EU Nears Agreement on Military Cooperation

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EU Nears Agreement on Military Cooperation

A European army comes closer to becoming a reality.

European Union defense ministers last week discussed the need for EU member states to increase military cooperation as an austerity measure.

With European countries looking for ways to trim their defense budgets as the global financial crisis continues to bite, European officials have discussed getting rid of overlapping areas and focusing on building a mutually dependent European military.

In the latest development, EU defense ministers meeting in the Belgian city of Ghent on September 23-24 discussed the need to step up military and defense cooperation in a bid to cut billions of euros from domestic defense budgets. The proposal is that EU countries cut their defense budgets through two methods: First, different countries would specialize in different aspects of defense, and second, the Union would collectively procure defense hardware in order to get better deals.

Deutsche Welle reports that German Defense Minister Karl-Theodor zu Guttenberg was among those at the meeting championing the idea of closer military cooperation among European states—while reminding other EU members of Germany’s predominant position in the decision-making process.

“We should join our forces more, but we also have to see the hurdles,” Guttenberg said. “These are national hurdles. In Germany, for example, parliament has to agree to every foreign mission. While that has been a very good thing, it can also be an obstacle in the European context.”

Guttenberg, who is in the midst of reforming Germany’s own military—and meeting with success—has also pushed his own three-step model to increase European military cooperation, as Deutsche Welle reports:

The plan would first involve defining those domestic defense capabilities that were absolutely necessary for individual EU member states, then ascertaining the areas in which cooperation could bring savings, and, finally, allocating defense specialties to individual countries, which would then make their defense resources available to other EU members in the case of emergencies.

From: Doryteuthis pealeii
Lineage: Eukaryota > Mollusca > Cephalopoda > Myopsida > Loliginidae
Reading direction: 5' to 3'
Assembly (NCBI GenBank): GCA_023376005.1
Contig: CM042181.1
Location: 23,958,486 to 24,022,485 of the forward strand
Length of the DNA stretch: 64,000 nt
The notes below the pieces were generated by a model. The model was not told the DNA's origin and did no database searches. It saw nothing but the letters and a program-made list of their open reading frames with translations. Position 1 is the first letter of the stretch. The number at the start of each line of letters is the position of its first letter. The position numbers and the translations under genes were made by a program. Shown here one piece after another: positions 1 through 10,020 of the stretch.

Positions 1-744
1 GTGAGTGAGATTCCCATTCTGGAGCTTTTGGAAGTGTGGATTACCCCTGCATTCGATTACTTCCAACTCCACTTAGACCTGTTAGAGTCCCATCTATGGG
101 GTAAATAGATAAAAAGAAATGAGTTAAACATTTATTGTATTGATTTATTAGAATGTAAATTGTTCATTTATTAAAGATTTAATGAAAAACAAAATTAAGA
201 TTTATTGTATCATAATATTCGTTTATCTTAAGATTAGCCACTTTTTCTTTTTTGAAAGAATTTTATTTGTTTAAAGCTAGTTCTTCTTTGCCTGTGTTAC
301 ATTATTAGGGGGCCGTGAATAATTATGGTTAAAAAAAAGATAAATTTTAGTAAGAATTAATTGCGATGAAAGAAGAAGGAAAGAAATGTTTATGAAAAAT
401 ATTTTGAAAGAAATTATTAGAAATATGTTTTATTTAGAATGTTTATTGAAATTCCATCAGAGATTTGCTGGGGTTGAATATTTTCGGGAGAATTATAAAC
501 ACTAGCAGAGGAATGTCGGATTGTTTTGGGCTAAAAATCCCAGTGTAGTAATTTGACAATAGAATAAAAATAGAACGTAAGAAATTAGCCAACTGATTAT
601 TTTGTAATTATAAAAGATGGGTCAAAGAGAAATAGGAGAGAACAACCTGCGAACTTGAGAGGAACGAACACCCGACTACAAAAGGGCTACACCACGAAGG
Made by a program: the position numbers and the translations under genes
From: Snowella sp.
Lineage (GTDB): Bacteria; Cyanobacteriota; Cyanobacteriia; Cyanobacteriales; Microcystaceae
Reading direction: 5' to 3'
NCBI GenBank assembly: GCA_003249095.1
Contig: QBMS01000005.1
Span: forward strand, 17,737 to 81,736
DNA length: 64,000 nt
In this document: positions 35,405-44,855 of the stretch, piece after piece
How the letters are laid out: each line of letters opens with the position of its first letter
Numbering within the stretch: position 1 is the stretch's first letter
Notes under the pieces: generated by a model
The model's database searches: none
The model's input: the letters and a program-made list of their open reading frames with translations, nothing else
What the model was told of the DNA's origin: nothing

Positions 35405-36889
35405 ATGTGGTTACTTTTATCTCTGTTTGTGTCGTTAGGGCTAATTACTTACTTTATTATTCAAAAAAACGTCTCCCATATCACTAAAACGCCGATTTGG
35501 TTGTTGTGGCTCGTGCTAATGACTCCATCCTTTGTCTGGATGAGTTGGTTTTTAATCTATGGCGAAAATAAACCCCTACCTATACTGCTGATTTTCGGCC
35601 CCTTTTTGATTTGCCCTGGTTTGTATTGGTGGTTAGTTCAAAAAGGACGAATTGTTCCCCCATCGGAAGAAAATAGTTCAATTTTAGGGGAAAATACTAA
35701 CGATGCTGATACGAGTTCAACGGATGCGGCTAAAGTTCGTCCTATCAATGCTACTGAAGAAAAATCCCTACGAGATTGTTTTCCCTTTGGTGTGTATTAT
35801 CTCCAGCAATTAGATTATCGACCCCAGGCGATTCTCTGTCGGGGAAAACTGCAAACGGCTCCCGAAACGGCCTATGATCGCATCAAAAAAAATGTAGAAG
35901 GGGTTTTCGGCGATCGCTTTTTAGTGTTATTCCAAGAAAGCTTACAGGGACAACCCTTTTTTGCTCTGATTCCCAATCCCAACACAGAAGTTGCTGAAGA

Christian Schmidt, parliamentary secretary at the German Defense Ministry, said on the sidelines of the EU meeting that the pressure on governments to cut costs had “led to the realization that we have a lot of common interests in Europe.”

Guy Verhofstadt, who leads the liberal grouping in the European Parliament, argued for a common European army. “We have now a diplomatic service, which is very important, but we also need the other instrument—a common European defense, a common European army,” he said.

“And certainly, at a time when every European country has to make savings, maybe it’s the right time to build up this common European army. There are 2 million soldiers in Europe, but only 300,000 in the U.S., and I think that the American army is more efficient that the European forces. So that’s a good reason to start this.”

“The framework of Ghent will lead to formal decision-making process possibly by December 2010,” Belgian Defense Minister Pieter De Crem said, adding that the formal meeting to be held in December will seek to achieve tangible results.

As we wrote in August, “If the financial crisis means that Europe’s armies work together, they could emerge much stronger when taken as a whole.”

The Trumpet—and Herbert W. Armstrong’s Plain Truth before it—has for many years pointed to the eventuality of a powerful combined European army, with Germany at the helm. Watch developments in Europe as that European army gets closer to becoming a reality.